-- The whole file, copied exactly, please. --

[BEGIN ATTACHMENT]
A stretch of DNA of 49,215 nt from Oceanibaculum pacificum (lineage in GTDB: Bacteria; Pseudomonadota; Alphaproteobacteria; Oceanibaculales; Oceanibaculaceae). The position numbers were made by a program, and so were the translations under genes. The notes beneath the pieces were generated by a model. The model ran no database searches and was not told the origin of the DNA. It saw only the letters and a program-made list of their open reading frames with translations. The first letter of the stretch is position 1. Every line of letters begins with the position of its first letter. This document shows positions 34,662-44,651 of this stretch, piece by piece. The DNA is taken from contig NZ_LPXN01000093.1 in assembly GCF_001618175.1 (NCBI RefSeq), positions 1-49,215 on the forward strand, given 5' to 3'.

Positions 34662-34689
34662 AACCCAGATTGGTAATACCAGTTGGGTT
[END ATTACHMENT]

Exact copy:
A stretch of DNA of 49,215 nt from Oceanibaculum pacificum (lineage in GTDB: Bacteria; Pseudomonadota; Alphaproteobacteria; Oceanibaculales; Oceanibaculaceae). The position numbers were made by a program, and so were the translations under genes. The notes beneath the pieces were generated by a model. The model ran no database searches and was not told the origin of the DNA. It saw only the letters and a program-made list of their open reading frames with translations. The first letter of the stretch is position 1. Every line of letters begins with the position of its first letter. This document shows positions 34,662-44,651 of this stretch, piece by piece. The DNA is taken from contig NZ_LPXN01000093.1 in assembly GCF_001618175.1 (NCBI RefSeq), positions 1-49,215 on the forward strand, given 5' to 3'.

Positions 34662-34689
34662 AACCCAGATTGGTAATACCAGTTGGGTT